Proposed NAIC RBC C1 Factors for Life Insurers

This issue of Perspectives highlights the differences between the current and proposed C1 factors.

Impact on Portfolio Optimization?

The National Association of Insurance Commissioners (NAIC) presented a proposal of new risk-based capital (RBC) charges for C1 investment risk in 2015. This proposal also introduced additional granularity of fixed income credit rating reporting, from six to twenty categories. Although the current proposal focuses on life insurers, NAIC has stated that the proposed structure of twenty rating categories would also apply to health, and property and casualty insurers. The numeric values of the respective C1 factors might vary by industry segments.

These proposed capital charges are developed based on the historical default probability and loss recovery experiences of corporate bonds; however, they will apply to other fixed income securities including municipal bonds, structured securities1 and private placements. In addition to these base C1 factors, there will be portfolio adjustments to reflect company-specific portfolio characteristics to help ensure that the statistical safety level (i.e., confidence level) for the C1 component is met. Our case study focuses on the base C1 factor without applying company-specific portfolio adjustments.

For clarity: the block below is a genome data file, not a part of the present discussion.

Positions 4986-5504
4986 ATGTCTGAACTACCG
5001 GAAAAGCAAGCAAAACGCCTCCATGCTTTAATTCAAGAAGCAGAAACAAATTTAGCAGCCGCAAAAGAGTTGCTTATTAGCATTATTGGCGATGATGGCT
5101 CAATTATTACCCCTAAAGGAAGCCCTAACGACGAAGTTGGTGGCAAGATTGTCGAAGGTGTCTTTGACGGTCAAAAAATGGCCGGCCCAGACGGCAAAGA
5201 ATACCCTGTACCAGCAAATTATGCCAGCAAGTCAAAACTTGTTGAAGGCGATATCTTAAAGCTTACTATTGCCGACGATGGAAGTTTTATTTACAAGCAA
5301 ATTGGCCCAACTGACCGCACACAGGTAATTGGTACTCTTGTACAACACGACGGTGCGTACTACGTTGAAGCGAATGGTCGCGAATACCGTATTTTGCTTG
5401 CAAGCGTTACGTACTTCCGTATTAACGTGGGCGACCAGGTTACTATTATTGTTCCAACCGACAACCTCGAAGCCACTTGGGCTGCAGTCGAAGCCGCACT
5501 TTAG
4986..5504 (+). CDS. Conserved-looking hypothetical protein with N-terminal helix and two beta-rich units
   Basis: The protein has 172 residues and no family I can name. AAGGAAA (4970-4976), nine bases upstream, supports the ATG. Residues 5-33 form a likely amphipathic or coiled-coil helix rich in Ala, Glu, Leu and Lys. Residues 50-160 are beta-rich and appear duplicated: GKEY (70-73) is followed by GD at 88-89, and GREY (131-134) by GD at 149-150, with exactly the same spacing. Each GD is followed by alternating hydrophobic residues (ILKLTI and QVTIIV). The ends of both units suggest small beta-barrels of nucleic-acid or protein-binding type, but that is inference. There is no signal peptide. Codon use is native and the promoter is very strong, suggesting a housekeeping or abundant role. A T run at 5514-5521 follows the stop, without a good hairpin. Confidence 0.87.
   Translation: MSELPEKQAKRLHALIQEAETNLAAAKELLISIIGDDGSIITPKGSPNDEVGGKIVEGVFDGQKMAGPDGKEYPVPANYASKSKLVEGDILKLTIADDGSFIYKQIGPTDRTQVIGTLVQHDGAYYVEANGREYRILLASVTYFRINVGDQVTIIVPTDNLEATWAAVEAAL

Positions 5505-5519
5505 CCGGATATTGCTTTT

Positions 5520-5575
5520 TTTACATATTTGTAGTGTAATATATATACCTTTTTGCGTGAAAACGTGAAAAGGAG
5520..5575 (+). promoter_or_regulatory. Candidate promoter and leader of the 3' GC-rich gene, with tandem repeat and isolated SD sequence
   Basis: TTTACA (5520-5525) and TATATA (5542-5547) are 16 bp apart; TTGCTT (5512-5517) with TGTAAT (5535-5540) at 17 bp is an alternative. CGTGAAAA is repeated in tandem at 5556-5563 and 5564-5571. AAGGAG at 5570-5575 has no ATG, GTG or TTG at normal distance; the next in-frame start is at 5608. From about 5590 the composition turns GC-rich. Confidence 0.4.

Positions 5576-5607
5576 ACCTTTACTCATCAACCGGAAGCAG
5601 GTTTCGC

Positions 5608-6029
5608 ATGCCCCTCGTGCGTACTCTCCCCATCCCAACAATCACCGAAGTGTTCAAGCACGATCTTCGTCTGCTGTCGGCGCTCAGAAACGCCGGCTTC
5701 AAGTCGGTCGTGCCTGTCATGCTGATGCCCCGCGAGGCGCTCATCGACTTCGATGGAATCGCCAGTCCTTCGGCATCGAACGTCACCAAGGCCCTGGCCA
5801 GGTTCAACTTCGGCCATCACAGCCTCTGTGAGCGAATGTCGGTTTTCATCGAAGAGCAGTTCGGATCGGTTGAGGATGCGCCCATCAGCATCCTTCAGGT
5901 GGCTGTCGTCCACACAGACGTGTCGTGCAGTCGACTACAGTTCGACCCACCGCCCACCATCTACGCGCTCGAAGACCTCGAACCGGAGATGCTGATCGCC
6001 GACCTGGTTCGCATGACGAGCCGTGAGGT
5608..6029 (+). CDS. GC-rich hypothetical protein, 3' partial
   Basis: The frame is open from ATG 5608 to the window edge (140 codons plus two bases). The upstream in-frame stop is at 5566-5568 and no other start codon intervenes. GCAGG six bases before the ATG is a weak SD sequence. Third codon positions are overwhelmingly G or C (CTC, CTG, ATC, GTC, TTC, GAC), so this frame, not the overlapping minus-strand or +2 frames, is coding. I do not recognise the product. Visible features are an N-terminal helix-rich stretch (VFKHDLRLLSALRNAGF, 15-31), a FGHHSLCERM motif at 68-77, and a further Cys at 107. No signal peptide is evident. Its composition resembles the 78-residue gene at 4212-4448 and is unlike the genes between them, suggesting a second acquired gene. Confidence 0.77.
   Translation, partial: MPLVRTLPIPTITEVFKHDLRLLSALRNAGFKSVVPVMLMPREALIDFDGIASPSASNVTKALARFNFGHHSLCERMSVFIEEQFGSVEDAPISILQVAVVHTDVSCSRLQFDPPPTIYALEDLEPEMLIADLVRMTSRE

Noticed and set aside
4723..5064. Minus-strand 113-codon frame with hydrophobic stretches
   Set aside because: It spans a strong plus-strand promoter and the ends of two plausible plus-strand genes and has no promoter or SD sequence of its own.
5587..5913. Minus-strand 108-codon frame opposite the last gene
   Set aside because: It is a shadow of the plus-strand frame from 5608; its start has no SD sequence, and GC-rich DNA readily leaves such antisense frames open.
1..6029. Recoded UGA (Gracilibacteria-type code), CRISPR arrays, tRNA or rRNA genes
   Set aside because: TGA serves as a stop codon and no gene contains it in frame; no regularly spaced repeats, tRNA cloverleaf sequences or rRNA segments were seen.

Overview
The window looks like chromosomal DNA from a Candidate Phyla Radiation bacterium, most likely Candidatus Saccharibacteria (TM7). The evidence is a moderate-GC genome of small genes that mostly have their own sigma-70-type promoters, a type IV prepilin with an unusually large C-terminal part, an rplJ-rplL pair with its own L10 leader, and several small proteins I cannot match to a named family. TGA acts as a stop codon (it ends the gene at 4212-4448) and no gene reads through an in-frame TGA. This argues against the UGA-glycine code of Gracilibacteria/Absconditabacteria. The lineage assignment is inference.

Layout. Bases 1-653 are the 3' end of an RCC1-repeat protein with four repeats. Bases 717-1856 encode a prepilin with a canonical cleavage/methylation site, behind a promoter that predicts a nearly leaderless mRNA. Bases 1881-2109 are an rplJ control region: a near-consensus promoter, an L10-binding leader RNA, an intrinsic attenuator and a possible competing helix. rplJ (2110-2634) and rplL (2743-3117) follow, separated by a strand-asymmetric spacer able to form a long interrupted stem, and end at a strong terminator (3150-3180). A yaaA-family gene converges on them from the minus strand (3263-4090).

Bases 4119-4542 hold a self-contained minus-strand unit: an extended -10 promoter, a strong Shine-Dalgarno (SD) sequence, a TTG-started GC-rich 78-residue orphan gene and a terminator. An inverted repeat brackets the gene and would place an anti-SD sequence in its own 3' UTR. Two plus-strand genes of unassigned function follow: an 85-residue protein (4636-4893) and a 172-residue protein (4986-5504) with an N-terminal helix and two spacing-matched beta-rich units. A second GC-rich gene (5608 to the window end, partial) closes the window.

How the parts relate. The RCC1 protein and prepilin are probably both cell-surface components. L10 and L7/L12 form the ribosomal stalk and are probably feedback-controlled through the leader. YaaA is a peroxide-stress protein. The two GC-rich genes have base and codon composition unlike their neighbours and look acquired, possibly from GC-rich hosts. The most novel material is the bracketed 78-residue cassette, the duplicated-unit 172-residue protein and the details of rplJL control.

This issue of Perspectives highlights the differences between the current and proposed C1 factors. The portfolio optimization case study then utilizes the U.S. life industry data to illustrate key differences between optimized portfolios under current and proposed C1 factors.

Our analysis includes these key takeaways:

  1. Proposed C1 factors reflect the underlying default risk more appropriately than current C1 factors and might affect insurers’ asset allocations.
  2. Portfolio optimization needs to evaluate the “risk-adjusted returns” of various asset classes along with their respective C1 charges. Use of marked-to-market metrics (Value-at-Risk or VaR) might yield different optimization outcomes.
  3. Portfolio optimization studies indicate that the proposed C1 factors would result in further duration extension to achieve similar income returns, due to distinct C1 factors at more granular credit rating levels.
  4. Under the proposed C1, portfolio optimization with duration constraints may favor structured securities as these tend to have high credit qualities and short durations.

NAIC RBC C1 Capital Charges: Current vs. Proposed 


Table 1 shows how the current C1 and proposed C1 charges have expanded from six to twenty rating categories. The current Baa3 C1 charge (0.96%) is 3.25 times the Aaa C1 charge (0.30%), while under the proposed C1 factors that multiple increases to more than seven times (1.45% vs. 0.21%). The proposed C1 factors distinguish the underlying default risk at more granular rating levels.